opinion is the standard of truth.

b. What they professed to teach.

a. The art of persuasion ( To make the
worse the better reason).

/3. Their use of rhetorical style and
tricky argument.



14 HISTORY OF EDUCATION

d. Their influence. Davidson, *ioi-iO7;
8i~96; Monroe, 110-117 (Brief Course,

55-59)-

a. Less attention to physical and mili-
tary training.

/3. Political life regarded as an oppor-
tunity for personal ambition rather than
as a patriotic duty.

C. Subjects added to the curriculum : gram-
mar; rhetoric; disputation (dialectic);
geometry; drawing.

V. Greek Educational Theorists.

1. Pythagoras (580-500 B.C.). Kemp, 70-72 ;

Painter, 46-50 (old edition, 45-49) ; Wil-
liams, 141-152; Seeley, 73; Davidson,
52-59,
A. The philosophical brotherhood at Crotona.

a. Aim : to render the soul harmonious.

b. Principles : number ; order ; harmony.

c. Method : to memorize maxims.

2. Socrates (469-399 B.C.). Kemp, 73-76 ; Painter,

63-67 (old edition, 56-60); Williams,
153-164; Seeley, 61-63; Davidson,
*iO7-ii3; IO3-I27; Monroe, 122-130
(Brief Course, 60-63); Compayr6, 22-27.

A. His character.

B. Relation to the sophists.

a. Agreed with them in their skepticism
regarding the external world.

b. Opposed their skepticism respecting the
internal world of moral notions.



GREEK EDUCATION 15

C. Educational aim.

a. To emphasize the problems of con-
duct.

b. To develop moral concepts as a ground
of moral action.

c. The conception that to know the right
is to do the right.

D. The Socratic method.

a. Self-examination in order to take stock
of one's knowledge (note the likeness
of this procedure to the formal step of
preparation).

b. Examination of others by the conversa-
tional method (dialectic).

a. Suggestive questioning (maieutic)
to elicit the latent ideas of the modest
and backward.

ft. Ironical questioning (the Socratic
irony) to overcome the stubborn opinions
of the ignorant.

c. The inductive development of the moral
concept.

d. The bond between teacher and learner :
enthusiasm for moral truth (eros or in-
tellectual emotion).

E. Socrates' influence.

a. On his contemporaries.

b. On the development of Greek philos-
ophy.

c. On educational theory.

Xenophon (434-357 or later B.C.). Painter,
50-54 (old edition, 23-24) ; Davidson,



16 HISTORY OF EDUCATION

* 1 14-1 32; Monroe, Source Book, 35-
50, 120-128; Compayr6, 34-36; Painter,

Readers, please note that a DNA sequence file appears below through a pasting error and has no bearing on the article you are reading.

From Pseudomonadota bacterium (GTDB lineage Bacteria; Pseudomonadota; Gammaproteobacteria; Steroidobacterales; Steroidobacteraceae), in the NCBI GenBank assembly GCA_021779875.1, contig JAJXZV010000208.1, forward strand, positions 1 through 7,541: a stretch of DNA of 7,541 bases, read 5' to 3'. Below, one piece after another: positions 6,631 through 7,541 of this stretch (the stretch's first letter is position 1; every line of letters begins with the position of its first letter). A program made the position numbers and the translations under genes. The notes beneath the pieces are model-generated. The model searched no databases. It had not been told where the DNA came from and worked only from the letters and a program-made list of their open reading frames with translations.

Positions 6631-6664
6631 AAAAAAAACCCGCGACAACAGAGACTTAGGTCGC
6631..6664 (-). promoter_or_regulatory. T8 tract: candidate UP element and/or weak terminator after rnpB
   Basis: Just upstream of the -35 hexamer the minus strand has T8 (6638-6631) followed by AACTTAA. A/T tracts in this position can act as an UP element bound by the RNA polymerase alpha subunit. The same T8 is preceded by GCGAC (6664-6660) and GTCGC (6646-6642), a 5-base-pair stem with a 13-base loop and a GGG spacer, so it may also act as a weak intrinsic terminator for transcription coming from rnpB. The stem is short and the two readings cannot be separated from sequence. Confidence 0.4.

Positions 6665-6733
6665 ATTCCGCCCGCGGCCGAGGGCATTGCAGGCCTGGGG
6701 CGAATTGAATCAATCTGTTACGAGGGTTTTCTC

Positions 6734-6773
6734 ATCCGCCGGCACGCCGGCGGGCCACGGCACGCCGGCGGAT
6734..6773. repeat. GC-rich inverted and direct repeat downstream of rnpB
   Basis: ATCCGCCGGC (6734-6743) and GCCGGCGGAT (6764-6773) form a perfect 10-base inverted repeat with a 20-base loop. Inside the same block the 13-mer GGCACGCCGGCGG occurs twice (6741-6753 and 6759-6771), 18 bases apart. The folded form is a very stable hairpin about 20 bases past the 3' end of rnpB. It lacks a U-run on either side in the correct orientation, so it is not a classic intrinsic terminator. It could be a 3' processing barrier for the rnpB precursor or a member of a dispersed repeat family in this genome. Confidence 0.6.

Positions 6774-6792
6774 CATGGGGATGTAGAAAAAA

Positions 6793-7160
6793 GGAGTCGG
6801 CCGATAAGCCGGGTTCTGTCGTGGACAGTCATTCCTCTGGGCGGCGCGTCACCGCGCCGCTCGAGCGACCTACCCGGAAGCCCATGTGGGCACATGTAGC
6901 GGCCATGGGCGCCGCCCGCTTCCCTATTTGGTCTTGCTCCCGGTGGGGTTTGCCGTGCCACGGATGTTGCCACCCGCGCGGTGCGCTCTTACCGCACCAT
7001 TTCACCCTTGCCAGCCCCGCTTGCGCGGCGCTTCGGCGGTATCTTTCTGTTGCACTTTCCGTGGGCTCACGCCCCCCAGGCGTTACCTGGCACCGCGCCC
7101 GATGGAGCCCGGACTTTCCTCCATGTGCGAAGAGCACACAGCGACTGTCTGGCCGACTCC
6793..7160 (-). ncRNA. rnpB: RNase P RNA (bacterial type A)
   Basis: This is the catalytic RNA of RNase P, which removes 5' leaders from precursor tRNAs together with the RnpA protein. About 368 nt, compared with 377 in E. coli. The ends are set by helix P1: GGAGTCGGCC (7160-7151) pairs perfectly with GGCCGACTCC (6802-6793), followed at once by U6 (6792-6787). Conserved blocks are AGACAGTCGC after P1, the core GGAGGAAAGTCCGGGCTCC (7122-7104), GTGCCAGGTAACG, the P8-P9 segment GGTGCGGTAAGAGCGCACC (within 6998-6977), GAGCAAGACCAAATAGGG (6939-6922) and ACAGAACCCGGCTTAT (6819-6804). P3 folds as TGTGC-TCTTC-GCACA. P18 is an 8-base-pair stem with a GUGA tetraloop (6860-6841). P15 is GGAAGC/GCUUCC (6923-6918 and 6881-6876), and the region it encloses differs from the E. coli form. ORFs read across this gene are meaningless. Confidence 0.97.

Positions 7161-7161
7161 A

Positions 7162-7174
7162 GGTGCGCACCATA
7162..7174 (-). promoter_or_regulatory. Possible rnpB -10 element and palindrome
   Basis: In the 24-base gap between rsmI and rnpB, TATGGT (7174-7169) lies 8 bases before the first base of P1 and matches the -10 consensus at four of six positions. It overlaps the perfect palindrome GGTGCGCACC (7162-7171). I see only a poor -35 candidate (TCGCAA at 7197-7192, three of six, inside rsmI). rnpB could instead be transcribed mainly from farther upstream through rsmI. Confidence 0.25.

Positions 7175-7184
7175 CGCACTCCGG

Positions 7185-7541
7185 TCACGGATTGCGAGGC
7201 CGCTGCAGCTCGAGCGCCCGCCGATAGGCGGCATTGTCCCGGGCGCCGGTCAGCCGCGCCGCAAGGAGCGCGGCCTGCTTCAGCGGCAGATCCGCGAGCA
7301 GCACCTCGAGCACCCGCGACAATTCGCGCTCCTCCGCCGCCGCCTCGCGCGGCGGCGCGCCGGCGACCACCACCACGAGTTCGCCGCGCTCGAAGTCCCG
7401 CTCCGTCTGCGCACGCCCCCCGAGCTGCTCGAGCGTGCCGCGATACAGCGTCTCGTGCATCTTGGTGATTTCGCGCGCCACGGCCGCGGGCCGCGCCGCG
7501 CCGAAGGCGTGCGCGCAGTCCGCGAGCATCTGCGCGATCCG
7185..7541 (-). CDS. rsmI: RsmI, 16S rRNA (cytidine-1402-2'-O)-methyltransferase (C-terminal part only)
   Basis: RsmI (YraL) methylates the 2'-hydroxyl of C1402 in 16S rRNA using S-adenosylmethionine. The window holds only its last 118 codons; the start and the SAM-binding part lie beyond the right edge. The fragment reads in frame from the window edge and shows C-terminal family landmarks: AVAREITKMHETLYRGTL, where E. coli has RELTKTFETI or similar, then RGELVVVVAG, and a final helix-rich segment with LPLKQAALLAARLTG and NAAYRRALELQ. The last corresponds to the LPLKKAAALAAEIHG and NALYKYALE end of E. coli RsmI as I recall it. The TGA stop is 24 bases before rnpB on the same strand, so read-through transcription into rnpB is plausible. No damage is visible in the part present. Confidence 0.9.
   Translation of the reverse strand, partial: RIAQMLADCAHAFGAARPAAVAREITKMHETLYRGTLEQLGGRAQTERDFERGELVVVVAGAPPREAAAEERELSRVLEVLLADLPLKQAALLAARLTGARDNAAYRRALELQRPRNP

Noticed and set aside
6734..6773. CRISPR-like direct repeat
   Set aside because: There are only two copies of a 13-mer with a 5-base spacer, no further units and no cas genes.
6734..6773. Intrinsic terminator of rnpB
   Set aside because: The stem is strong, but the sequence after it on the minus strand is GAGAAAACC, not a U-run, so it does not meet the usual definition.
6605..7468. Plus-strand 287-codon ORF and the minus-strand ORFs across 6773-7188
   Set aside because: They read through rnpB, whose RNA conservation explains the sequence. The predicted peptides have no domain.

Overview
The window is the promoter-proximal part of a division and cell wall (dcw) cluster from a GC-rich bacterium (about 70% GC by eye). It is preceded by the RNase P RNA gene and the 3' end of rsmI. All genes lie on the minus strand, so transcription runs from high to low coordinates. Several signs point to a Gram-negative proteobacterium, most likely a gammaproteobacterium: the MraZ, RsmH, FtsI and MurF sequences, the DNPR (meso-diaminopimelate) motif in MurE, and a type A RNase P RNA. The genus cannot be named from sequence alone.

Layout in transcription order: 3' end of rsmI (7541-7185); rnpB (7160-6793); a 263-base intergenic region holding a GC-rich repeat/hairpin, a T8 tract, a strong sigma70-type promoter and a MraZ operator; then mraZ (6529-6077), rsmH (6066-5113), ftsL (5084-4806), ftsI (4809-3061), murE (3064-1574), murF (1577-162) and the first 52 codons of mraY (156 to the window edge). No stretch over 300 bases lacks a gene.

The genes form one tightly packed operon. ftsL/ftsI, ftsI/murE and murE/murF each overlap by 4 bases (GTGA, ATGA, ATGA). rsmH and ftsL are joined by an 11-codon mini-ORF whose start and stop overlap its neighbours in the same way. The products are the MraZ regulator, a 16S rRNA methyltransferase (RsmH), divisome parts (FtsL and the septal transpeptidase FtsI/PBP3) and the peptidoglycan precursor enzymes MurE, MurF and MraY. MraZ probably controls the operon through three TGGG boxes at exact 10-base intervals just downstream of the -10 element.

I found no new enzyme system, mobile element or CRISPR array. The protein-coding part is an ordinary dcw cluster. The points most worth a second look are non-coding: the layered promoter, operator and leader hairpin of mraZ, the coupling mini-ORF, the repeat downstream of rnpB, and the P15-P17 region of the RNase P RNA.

*6i-82.

A. Educational theory as presented in the

Cyrop&dia.

a. Ostensibly the training of the Persian
nobleman.

b. Really an advocacy of the Spartan mili-
tary training.

B. Training of the housewife as given in the

Economics.
a. Domestic education by apprenticeship

similar to that in vogue at Athens.
4. Plato (427-3476.0.). Kemp, 77-78; Painter,
67-73 (old edition, 60-62); *7~32 ; Wil-
liams, 165-175; Seeley, 63-65; David-
son, * 1 33-1 50; i 28-1 5 1 ; Monroe, 130-
146 (Brief Course, 63-68); * 129-264;
Compayre, 27-34.

A. Biography.

B. Plato's philosophy : the Theory of Ideas.

C. Plato's educational theory.

a. As presented in the Republic.
a. Conception of the ideal state.

1 ) Aim : to organize so as to permit
perfect justice.

2) Form: intellectual aristocracy,
ruled by philosophers.

3) Economic organization : a com-
munism.

4) Social orders : rulers ; warriors ;
producers.



GREEK EDUCATION 17

/3. Education as a function of the state.

1) The child belongs to the state.

2) Periods : childhood ; youth ;
young manhood (20-30), a period for
correlating knowledge; 30-35, a period
for the study of philosophy.

3) Curriculum : gymnastic ; culture
studies ("music"), including literature,
music, and the arts as preparatory sub-
jects, and arithmetic, geometry, astron-
omy, and harmony as special preparation
for abstract thinking ; philosophy.

4) Education of women practically
that of men.

b. Modifications made in the Laws.

a. The philosophical ruler replaced by
hereditary monarchy.

/8. Education less like the Spartan and
more like the Athenian system.

1) Education to be supervised by a
state official.